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How to survive being made redundant

How to survive being made redundant

By Gill Hunt managing director Skillfair

Ripples caused by the world’s banking disasters are reaching businesses outside of The City. The papers are now reporting daily on redundancies across all sectors, throughout the UK. What will you do when the company you work for announces it will be laying people off? Will you beaver on hoping to cling on to your job, urgently propagate your CV or meekly join the increasing unemployed masses? There is another option – to leave the employed world, and go it alone.

The forced situation of redundancy can actually create an opportunity to pursue your dream. A recent survey we ran amongst our 8000 members – including marketers, designers, management consultants and researchers - revealed that over one quarter became self-employed following redundancy. What they value most about their status is the freedom to combine the fulfilment of personal goals with earning a living.

The thought of going it alone can be daunting and scary – particularly if you have dependents but consulting is actually a relatively risk-free way of starting your own business. The overheads are low and you don’t need to buy stock or rent premises. Similarly, the current economic situation should not necessarily frighten you off becoming an independent, our members say there are busier now than ever – perhaps because of the value for money they offer to clients.

They also claimed to have achieved improved work-life balance since working as independent consultants. They cited better management of caring responsibilities, a pleasing escape from bureaucracy, flexible working and less commuting as key benefits. So, if you are ready to make the leap, the following points should guide you through the basics of setting up on your own.

Hone your offering
Think about your life and experiences so far and try to identify what you’re good at, what you enjoy and which aspects of your work were well received by your colleagues. Use a verb to describe what you want to do rather than an area of expertise – do you facilitate, manage, review, organise, research, build, coach or something else?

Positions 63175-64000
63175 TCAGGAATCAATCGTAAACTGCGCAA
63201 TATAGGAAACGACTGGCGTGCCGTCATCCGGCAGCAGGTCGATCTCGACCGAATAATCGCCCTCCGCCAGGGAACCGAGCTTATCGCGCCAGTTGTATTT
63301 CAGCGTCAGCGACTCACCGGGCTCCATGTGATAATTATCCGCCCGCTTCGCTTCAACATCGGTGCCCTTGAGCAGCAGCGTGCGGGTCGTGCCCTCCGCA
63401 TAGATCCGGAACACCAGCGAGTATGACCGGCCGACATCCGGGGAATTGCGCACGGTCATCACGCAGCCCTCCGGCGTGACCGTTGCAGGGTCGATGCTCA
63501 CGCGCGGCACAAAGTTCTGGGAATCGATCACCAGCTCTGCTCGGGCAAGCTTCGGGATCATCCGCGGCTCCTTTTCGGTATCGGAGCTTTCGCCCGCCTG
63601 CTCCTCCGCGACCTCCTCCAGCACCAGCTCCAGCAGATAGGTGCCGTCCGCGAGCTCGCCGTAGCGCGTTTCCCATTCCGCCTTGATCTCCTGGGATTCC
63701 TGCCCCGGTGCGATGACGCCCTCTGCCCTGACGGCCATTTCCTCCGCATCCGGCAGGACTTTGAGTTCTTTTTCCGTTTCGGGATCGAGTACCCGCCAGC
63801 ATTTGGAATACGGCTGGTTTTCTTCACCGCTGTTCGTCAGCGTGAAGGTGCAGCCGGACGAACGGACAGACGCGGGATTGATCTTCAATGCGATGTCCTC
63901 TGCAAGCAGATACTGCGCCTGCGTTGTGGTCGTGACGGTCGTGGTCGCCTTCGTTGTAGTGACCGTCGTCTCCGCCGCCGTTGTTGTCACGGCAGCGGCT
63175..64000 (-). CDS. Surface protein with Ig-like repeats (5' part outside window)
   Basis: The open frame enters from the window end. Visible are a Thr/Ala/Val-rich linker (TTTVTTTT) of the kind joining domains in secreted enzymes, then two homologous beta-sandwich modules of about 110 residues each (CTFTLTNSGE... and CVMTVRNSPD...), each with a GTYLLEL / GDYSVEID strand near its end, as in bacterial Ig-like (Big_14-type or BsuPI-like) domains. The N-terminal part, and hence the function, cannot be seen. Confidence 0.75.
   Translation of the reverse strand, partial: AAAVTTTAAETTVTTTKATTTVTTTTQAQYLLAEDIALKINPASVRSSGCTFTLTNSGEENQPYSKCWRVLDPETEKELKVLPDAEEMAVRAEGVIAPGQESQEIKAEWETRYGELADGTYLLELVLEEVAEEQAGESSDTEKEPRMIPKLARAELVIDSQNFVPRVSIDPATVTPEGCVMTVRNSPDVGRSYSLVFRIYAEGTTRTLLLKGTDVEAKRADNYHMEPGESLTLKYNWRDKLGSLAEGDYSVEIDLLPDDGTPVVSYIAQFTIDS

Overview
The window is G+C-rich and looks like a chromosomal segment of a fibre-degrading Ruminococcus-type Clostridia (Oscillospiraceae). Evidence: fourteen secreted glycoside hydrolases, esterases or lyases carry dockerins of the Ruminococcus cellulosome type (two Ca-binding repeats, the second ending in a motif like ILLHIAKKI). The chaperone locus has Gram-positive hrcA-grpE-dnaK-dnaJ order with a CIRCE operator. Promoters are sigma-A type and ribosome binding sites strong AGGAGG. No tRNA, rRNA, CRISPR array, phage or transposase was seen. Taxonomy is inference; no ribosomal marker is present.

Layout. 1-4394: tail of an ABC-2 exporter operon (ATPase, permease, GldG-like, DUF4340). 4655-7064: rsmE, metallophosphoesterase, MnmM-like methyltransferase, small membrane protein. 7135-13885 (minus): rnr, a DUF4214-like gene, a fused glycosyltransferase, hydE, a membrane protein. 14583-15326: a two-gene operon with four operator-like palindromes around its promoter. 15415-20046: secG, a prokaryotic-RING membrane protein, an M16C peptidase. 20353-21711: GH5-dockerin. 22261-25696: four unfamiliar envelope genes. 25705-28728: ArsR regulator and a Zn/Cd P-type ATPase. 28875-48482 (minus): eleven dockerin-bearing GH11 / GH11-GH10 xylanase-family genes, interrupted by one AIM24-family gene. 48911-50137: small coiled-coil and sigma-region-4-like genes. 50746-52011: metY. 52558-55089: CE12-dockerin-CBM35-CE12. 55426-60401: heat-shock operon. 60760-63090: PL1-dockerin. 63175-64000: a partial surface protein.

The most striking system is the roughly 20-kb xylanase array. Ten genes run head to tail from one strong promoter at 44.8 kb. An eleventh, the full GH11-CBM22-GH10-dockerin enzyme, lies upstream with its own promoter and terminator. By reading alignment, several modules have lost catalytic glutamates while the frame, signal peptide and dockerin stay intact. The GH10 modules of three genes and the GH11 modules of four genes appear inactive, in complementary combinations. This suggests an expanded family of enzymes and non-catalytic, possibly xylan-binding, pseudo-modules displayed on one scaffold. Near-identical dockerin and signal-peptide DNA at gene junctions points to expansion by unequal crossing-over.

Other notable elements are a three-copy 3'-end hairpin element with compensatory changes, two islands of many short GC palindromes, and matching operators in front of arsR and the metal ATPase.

Once you’ve worked out the key activity you can look at the skills areas and industries where you have experience and put together a simple explanation of what you do. For example, “I devise and implement patient communications programmes on behalf of healthcare organisations” is a clear and simple statement.

Identify customers
For any new business to succeed there has to be a market, and you will need to address this market effectively. By defining a clear target you can avoid wasting time talking to companies who are a poor fit with your skills and experience. Likewise, if you don’t know what clients want you may undersell yourself or waste money targeting companies that have no need of your services. A few phone calls to former business contacts should help confirm that your offering is valuable. With luck you might even find your first client in the process.

Drum up business
According to our survey, the most successful sources of new clients are referrals and networking. Here are some pointers for getting those business leads in.

Keep in touch with former colleagues and clients - maintain the relationships you already have with them. Ask them if they know anyone who might be interested in your services and get an introduction if you can. 

Contact other consultants in your area of expertise through networks such as Skillfair and professional institutions like the Chartered Institute of Marketing – they will be talking to the kinds of clients you want to reach and most will find themselves looking for extra help from time to time. 

Network intelligently with people and businesses in your target market - it is important to make sure you network with the right people. If your targets are large corporate businesses then you are unlikely to meet a prospective client at a local breakfast meeting – but if your targets are micro-businesses then you probably will. 

Use online avenues for business - the internet has transformed many aspects of business and it is both easier and harder to contact people because of it. As with face to face networking you need to be selective and choose your online networks carefully. Make the effort to meet interesting people face to face to build a genuine business relationship. 

Independent consultants make a significant contribution to the organisations they service and to the economy. We estimate there are more than one million consultants or knowledge-based sole proprietor businesses in the UK. Redundancy could be the nudge you need to get up and go it alone, so why not start working on your plan B now!

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